One final thing:


His signature always looked like "Davey Lopes" to me.



Wednesday, August 28, 2013

Must. Rip. Pack.


It has been 19 days since I bought a pack of cards or even a single card. This may not seem like a long time to some collectors. And I'll bet it definitely seems like an insignificant time to any noncollector who is now pointing and laughing at the previous sentence.

But I know there are some sympathizers out there who ... um, sympathize.

Trust me, it's not something I enjoy going through. I'll admit the first week or so is nothing. But after two weeks, you start noticing that there are no new cards around and that you haven't felt the sensation of wrappers crinkling for many, many, many,  minutes. Then comes the longing, the sense of entitlement, the whining and moaning. I'm generally just an overgrown teenager right now. It's tragic.

So when Robert of $30 a Week Habit sent me a rack pack of Allen & Ginter, I shoved aside all the other cards and packages that people had sent me long before this rack pack arrived -- screw THEM, I said in my best teenager voice -- and prepared to open it up right here on this blog.

I know you've all seen Allen & Ginter until your eyes have bled. I know Gint-a-Cuffs is still torturing someone somewhere. I don't care. I HAVEN'T RIPPED A PACK OF CARDS IN 19 DAYS!!!!!!!

Let's see what's in this baby.


#103 - Bronson Arroyo, Reds

Weee. Horizontal. Not the way to start.


#206 - Tony Perez, Reds

Ah, you catch on quick. Yes, this will be a Reds-centric pack. I'd have more respect for Topps if they put Perez in an Expos uniform.


#81 - Al Kaline, Tigers

Please, please, please tell me Kaline's hands aren't in his pants. His hands aren't in his pants. His hands aren't in his pants.


#102 - Ian Kinsler, Rangers

This is an odd little card because the white part of the bat blends in with Kinsler's uniform so that you have no idea what he's doing.


#236 - Brandon Morrow, Blue Jays

I got nothing.


#59 - Joey Votto, Reds, regular-back mini

More Reds. I like Votto and I hope he makes it into my frankenset binder. But a horizontal card is a disservice to this fine player.


ATY-DW - David Wright, Across the Years insert

Eeesh. I hate it when inserts I don't collect take the place of a short-printed base card.


#90 - Jon Lester, Red Sox

More horizontal. I don't even see them anymore.


#186 - Andy Pettitte, Yankees

I swear I looked at this card and wondered if Pettitte was still pitching. That's how much I've paid attention to the Yankees this year. It also looks like Pettitte is tired and wants to go home.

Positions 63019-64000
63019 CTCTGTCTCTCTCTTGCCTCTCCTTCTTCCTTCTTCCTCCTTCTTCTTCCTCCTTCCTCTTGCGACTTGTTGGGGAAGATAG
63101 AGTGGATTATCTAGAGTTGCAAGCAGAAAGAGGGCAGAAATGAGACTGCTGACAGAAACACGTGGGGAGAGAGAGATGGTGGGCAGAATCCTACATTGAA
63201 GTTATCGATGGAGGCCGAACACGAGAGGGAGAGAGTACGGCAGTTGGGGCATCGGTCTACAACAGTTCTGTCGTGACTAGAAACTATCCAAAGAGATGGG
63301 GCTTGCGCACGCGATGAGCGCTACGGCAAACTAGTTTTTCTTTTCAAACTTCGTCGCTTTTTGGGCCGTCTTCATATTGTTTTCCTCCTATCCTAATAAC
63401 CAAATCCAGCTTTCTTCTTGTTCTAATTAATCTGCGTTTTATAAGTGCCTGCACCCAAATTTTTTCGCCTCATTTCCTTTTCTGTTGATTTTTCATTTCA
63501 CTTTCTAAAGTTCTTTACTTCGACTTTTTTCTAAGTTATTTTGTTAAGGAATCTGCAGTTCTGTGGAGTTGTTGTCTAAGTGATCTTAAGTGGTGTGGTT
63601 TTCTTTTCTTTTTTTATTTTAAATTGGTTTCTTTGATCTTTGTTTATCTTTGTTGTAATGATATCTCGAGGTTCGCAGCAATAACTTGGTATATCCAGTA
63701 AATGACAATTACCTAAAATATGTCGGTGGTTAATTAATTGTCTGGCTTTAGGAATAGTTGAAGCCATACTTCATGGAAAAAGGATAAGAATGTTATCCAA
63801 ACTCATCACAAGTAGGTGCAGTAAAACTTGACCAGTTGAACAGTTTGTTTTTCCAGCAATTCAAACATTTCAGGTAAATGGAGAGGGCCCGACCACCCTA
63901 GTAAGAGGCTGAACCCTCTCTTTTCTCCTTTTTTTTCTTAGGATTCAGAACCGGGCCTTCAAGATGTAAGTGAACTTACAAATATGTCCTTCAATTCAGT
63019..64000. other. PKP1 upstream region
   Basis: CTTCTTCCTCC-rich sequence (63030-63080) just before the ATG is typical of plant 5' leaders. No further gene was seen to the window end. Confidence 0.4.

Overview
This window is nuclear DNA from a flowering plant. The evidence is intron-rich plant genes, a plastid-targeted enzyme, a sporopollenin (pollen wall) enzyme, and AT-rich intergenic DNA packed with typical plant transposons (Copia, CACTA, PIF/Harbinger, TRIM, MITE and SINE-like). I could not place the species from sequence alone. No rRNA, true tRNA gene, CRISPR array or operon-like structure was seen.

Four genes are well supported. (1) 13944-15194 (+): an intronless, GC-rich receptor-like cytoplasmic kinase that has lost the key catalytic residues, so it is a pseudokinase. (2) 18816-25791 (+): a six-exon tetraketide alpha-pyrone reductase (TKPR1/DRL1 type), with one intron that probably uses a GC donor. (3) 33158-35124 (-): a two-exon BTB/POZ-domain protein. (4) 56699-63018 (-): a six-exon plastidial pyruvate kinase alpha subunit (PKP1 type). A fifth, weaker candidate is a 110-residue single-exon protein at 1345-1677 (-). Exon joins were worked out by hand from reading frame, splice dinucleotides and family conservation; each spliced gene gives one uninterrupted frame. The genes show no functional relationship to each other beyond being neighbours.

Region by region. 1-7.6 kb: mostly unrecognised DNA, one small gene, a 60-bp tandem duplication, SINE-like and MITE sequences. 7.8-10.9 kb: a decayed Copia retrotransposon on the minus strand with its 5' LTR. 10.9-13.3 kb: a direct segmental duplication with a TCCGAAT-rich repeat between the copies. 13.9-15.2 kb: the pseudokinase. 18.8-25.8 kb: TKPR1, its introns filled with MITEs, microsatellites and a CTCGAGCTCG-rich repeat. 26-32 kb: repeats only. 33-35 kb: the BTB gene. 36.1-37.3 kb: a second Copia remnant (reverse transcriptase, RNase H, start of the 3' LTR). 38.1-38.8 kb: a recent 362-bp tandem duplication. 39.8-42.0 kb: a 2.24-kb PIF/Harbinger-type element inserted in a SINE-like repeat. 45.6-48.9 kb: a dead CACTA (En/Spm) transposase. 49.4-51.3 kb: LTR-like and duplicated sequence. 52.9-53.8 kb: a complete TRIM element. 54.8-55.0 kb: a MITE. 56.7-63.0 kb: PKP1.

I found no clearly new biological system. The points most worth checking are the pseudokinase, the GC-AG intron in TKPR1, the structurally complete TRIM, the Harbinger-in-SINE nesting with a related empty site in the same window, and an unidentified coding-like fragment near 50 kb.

#247 - Ryan Howard, Phillies

What? Did I just get a card? I didn't see anything. Nope, I guess there wasn't a card.



#26 - Elvis Andrus, Rangers

I hope you're noticing something that I'm noticing. Besides all the crankiness about horizontal cards, I mean.



#310 - Brandon Phillips, Reds, SP

Yup. That is Red #4. One base card. One legend. One mini. One SP.



#42 - Jackie Robinson, Dodgers, regular-back mini

Joy, joy, joy! (enjoy it before it's blocked).



MM-GD - Gladiators, Martial Mastery insert

After pulling that Robinson mini, I most certainly feel as if I stepped on the neck of this particular rack pack!

Now, onto the thing you may have noticed:

Except for the Gladiators card, that was an ENTIRE ALLEN & GINTER RACK PACK OF BASEBALL PLAYERS ONLY! It's too bad gladiator had to spoil it. I was going to send it to Ripley.

Robert sent me a couple other A&G items, including this Koufax card encased in a very nifty red-bordered top loader:

I need to get some more of those color-bordered top loaders

But I'm going to save the other cards for some other time.

For now, I just thank him for quieting the pack-ripping demons for a couple of days.

At least THOSE voices in my head will be quiet.

Tuesday, August 27, 2013

Legend of cardboard in the making


I've decided that indeed I have another series on this blog. "Legends of Cardboard" will one day soon take up residence in the tabs up top. This is going to make for some uncomfortable and unpopular decisions in the near future as I'll have to remove something that's already up there. But I'm ready for it. Besides, my blog, my rules.

As you might recall by the first Legend of Cardboard post, I am trying to reclaim the phrase "legend of cardboard" and define it properly. A "legend of cardboard" is not that all-star you looked up to when you were a kid, leafing through your bubblegum cards. That is a "legend of the game." A true "legend of cardboard" is a player who 10-to-15 years after they stopped playing would be totally forgotten by fans if not for their very memorable pictures on baseball cards.